Joanne MacPhee, top left: 'She never taunted or coerced anyone'. *File photos
Joanne MacPhee, top left: 'She never taunted or coerced anyone'. *File photos

Describing last week’s labour activity as disturbing would be putting things far too mildly. 

As I sat on the balcony at Pickled Onion, BIU members marched in vast numbers down Front Street.  I observed chanting, and I also observed shouting at a car driver who was trying to make their way down the road. To call it “a peaceful protest” would be a bit of an exaggeration in my humble opinion.

Much has been said and written about the behaviour of Joanne MacPhee, who possessed the audacity/lunacy to protest against the protestors. Though I think she was well within her rights to do so, I also think it displayed incredibly poor judgement, at the least for her own sake (and that of other patrons).

Nevertheless, contrary to what has been repeatedly alleged, I did not observe Ms MacPhee taunt, intimidate or coerce anyone. I also saw no indication of drunkenness. 

Ms MacPhee protested, in similar fashion to those who were protesting in the street. Claims that she is a racist who tried to incite a riot serve the purpose of shifting responsibility from the person who resorts to violence to the person who is the recipient of it. This is akin to claiming that it’s your fault that I punched you first. Nothing she said justified a violent response, and had her words been shouted by a black person, protestors probably would have similarly dismissed or ignored her altogether.

It’s this particular point which brings me to the issue of leadership and politics. 

Ever since the 2012 general election, far too many of our leaders have repeatedly been discussing violence as if it is a justifiable reaction to perceived social injustice, whether it be factual, illusory or fabricated in nature. 

Similarly, far too few leaders have been speaking out against violence and the inevitable consequences that always fall hardest upon those who engage in it. This is not by coincidence, as the last election loss makes clear that if you can motivate labour to come out to the polls, you may likely see a very different result. 

But let me assure you that there’s nothing quite like the fear of being caught in a riot to open your eyes to how close we all are to the proverbial edge of self-destruction, and how easy it is for the instigators to point a finger at someone else.

Upon reflection, I’m certain that I’m not alone in wondering exactly what success has been achieved. Six out of 10 employees are still redundant, and the BIU seems not to care one whit about the non-unionized workers. 

Additionally, we are none the wiser as to whether or not Fairmont actually violated the Collective Bargaining Agreement. But for argument’s sake, let’s assume that Fairmont was entirely wrong.  If this was the case, then this would be precisely the type of situation to bring before arbitrators. A transparent arbitration ruling would’ve provided the union with proof (instead of mere allegation) of employee rights being denied.  It would also have sent a strong message to investors that their capital is adequately shielded by common sense and law.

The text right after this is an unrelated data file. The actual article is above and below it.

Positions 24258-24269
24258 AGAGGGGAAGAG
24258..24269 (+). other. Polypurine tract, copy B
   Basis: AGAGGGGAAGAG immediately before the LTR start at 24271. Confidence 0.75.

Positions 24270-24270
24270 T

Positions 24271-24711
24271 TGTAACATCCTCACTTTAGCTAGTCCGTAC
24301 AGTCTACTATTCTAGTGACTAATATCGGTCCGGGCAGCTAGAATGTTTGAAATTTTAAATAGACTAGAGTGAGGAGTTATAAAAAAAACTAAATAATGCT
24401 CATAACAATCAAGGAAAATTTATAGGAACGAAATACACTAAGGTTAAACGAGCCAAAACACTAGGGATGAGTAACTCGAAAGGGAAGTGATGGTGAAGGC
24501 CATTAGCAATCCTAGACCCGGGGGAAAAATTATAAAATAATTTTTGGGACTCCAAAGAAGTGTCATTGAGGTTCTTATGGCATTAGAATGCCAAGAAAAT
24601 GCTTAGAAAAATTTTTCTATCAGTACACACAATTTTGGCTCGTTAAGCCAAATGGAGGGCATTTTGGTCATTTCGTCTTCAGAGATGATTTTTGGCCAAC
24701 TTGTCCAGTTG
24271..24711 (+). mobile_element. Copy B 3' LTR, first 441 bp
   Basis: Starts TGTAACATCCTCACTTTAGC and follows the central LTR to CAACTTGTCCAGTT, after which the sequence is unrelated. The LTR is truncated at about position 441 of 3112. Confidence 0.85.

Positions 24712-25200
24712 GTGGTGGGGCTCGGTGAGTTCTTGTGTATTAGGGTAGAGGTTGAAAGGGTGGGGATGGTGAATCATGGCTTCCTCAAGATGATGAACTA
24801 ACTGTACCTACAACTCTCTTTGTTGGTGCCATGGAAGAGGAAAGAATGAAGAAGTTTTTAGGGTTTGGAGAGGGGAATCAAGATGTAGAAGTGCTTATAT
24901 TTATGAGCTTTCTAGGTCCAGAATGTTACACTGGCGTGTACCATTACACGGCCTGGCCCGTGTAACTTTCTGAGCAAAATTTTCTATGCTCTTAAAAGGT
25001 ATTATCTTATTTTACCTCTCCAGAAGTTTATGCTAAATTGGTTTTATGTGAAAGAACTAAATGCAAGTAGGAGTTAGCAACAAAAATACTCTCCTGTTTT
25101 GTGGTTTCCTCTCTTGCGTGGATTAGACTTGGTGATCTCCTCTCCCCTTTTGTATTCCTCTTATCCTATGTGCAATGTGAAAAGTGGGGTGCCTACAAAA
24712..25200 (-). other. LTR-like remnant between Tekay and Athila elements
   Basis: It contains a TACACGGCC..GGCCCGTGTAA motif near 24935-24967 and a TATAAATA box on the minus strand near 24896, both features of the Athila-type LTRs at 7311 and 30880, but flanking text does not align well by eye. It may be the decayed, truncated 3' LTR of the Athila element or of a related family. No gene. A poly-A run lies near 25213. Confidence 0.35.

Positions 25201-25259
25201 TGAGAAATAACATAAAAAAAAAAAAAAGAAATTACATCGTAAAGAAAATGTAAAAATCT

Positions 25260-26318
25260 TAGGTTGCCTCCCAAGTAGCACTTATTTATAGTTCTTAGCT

Unfortunately, the union’s demand that the redundancies be reversed prior to an arbitration hearing actually made the arbitration process itself redundant. And, at a time when Bermuda desperately needs to show investors that it can reasonably adhere to a dispute resolution process, we have instead made it clear that their capital is exposed to unnecessary business interruption and civil unrest.

“What about BIU workers’ rights,” you say?  Well, what about the rights of the thousands already unemployed who desperately need new investors to open, operate or renovate, hotels? 

What about the tourists who paid to vacation here, yet had their rights to peace and safety trampled upon when tempers flared on Front Street? What about the rights of taxi drivers who depend on those same tourists who are now quite likely to consider alternative vacation destinations? 

What about the rights of taxpayers who have paid for public transport, mail delivery, trash pick-up, etc.? What about the rights of business owners to effectively manage their business? And yes, what about the right to protest against those who are protesting?  Succinctly, the rights of BIU workers are not all that matters, and our modernized labour dispute resolution laws are there to balance out the various rights of all parties concerned. When we disrespect those laws, everyone ultimately loses.  

In case you haven’t noticed, we are now down to our final major hotel group, and last week the BIU decided to shut down both of their properties instead of participating in the arbitration process. Now imagine for just one moment if the owners decided to hold off on their current renovations or shut down the hotel altogether. No hotel, no work, no taxes, no concessions to give and billions of dollars of debt…  A message sure was sent last week, but was it the right message?  I think not.